We can conjure this effect of smoke and mirrors in many ways. Perhaps we set the tale, wholly fictional, in a real location and cram it with authentic detail. In Colin Dexter’s Inspector Morse stories - set in Oxford, England - the reader can sit on the actual chair at the Turf Tavern where the characters - and Morse himself - once sat. The chair is real. So the story must be too...
Or we interweave the story with genuine events, as witness Norman Mailer’s Armies of the Night.
Or we present our story, wickedly, as non-fiction. Paul Kavanagh’s thriller Such Men Are Dangerous was accepted by many readers as the dramatised autobiography of a real CIA agent, until it was exposed as a publisher’s hoax. Defoe’s chilling A Journal of the Plague Year (1722) was widely believed at the time to be an eye-witness account but is entirely fictional.
Or we can hint at a back story or prequel to the tale. The characters appear to have some independent existence in an alternative world that persists outside the story. In Peter O’Donnell’s Modesty Blaise novels, we continually bump against allusions, only half explained, to her complex past. Conclusion: this lady is four-dimensional. She’s real.
Alternatively, we can create a ‘ghost plot’.
|Image courtesy of MorgueFile.com|
Draft two narrative threads - a main plot and a sub-plot. They have their own characters and settings. Optionally, they might be set in different time periods. Give each a complementary theme. And interweave those stories so that each one acts as an ironic chorus or commentary on the other. For example:
Main story: A modern couple are planning a grand church wedding. Crisis succeeds crisis. The bride’s mother interferes so much that it seems the marriage will never take place.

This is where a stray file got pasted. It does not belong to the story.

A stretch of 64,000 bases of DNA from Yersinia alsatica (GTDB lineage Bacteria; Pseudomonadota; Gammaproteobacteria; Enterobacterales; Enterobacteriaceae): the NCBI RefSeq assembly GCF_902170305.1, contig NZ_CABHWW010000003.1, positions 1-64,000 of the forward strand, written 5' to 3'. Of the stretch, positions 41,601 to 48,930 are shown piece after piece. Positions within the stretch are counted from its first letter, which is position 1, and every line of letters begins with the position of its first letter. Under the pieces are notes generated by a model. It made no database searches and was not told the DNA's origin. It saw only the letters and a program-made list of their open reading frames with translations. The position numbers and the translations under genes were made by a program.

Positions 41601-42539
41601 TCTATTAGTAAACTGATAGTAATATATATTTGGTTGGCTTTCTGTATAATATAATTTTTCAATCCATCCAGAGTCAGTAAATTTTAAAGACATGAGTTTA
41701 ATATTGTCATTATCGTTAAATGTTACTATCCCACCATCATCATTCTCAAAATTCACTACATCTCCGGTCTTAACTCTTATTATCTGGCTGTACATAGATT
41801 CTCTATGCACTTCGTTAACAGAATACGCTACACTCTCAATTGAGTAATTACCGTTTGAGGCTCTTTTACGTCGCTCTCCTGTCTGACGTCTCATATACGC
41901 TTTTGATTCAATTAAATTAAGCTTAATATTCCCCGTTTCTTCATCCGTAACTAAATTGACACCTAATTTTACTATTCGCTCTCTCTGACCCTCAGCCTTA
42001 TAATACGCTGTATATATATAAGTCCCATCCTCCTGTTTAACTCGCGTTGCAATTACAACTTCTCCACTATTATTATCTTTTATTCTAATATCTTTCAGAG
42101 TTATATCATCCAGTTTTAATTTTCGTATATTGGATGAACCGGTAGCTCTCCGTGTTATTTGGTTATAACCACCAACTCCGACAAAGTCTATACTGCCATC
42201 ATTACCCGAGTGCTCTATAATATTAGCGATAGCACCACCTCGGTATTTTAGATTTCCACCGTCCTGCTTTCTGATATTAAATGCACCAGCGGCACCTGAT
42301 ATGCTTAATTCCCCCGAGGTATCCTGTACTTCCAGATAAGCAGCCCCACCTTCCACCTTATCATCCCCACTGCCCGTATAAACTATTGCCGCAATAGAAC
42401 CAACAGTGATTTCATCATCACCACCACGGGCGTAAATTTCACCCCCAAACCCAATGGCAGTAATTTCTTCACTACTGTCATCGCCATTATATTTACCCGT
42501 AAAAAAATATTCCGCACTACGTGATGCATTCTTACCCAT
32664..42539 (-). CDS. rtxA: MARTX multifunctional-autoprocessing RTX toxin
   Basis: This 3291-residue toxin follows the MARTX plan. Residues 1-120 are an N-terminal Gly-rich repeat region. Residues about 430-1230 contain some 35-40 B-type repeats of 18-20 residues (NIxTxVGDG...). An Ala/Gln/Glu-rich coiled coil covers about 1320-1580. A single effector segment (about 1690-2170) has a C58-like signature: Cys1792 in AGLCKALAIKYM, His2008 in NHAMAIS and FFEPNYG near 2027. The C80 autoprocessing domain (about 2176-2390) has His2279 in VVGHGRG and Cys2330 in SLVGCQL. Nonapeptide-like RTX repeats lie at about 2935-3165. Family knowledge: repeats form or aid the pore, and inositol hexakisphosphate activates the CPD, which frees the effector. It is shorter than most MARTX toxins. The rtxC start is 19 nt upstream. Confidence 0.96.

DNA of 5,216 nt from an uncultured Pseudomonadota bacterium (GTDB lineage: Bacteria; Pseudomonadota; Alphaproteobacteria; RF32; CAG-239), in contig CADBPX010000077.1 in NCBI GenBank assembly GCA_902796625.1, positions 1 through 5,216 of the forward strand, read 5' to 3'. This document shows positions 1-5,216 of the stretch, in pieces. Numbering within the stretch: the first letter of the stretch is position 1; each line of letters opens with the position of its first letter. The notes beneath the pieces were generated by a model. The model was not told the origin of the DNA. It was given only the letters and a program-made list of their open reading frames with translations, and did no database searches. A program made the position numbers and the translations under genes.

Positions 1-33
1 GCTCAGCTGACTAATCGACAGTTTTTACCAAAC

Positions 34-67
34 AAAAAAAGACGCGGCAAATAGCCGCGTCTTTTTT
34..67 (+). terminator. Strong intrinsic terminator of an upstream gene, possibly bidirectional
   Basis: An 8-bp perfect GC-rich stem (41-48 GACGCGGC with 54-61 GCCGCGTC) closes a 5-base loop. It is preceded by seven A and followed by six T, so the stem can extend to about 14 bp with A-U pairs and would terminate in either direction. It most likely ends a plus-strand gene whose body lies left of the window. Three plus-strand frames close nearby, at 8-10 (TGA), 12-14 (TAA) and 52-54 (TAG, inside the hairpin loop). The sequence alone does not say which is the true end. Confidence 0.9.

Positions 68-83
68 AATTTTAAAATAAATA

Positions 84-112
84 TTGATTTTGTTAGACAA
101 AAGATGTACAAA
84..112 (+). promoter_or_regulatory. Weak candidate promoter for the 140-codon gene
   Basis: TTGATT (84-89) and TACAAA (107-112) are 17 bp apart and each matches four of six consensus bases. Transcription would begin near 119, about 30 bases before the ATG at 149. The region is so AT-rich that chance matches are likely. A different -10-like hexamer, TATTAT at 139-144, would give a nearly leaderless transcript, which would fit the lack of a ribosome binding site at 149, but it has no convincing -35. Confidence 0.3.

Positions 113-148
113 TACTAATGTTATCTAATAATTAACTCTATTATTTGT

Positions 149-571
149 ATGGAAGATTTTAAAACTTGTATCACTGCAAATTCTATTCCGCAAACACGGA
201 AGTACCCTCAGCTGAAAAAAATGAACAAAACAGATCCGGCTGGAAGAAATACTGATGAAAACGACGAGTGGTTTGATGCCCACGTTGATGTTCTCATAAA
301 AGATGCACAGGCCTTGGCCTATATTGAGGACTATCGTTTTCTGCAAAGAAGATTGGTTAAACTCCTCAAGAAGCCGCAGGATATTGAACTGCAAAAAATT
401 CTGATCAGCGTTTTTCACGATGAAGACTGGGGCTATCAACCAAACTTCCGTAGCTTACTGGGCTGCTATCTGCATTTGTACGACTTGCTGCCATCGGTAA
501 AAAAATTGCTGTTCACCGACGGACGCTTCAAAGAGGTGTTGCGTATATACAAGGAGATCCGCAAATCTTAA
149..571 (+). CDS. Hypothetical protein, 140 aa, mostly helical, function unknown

Ghost plot: Flash back to the 18th century. The celebrated clock maker Joseph Knibb is trying to finish an expensive time-piece commissioned by an absent-minded lord. Every week, the lord bustles in and changes the design. Knibb pulls his hair in despair. Finally, he brings out the design he suggested at the start, which his patron had dismissed.
Now the lord loves it. What a brilliant new concept, he says. So original! Knibb is a genius...
Switch back to the main plot: The bride puts her foot down. They’ll hold their wedding in a supermarket, she says. The mother beams. What a brilliant new concept! So original! Her child is a genius...
The two plots echo each other, yet they are wholly unrelated except by theme.
Should we link those plots in the final episode? Could we have the bridegroom give his bride a wedding gift - a family heirloom which turns out to be the fabled clock of Joseph Knibb? That would tie the threads together in a neat ironic close.
But it’s not necessary.
The reader will still detect the resonance of themes in the two self-contained stories and, if they’re well told, will smile at the timeless perversity of human nature. Whether or not the plots are linked, the story has acquired depth.
In summary, an unusual way to make your tale appear multi-dimensional is to run a separate story - a ghost plot - behind the main narrative. It’s immaterial whether the stories are linked in any direct or causal way. The ghost plot exists primarily to create an illusion of depth, the irrational sense that we are glimpsing a world that exists by itself, outside of the story space.
It’s autonomous and real.
Dr John Yeoman, PhD Creative Writing, judges the Writers’ Village story competition and is a tutor in creative writing at a UK university. He has been a successful commercial author for 42 years. A wealth of further ideas for writing fiction that sells can be found in his free 14-part story course at: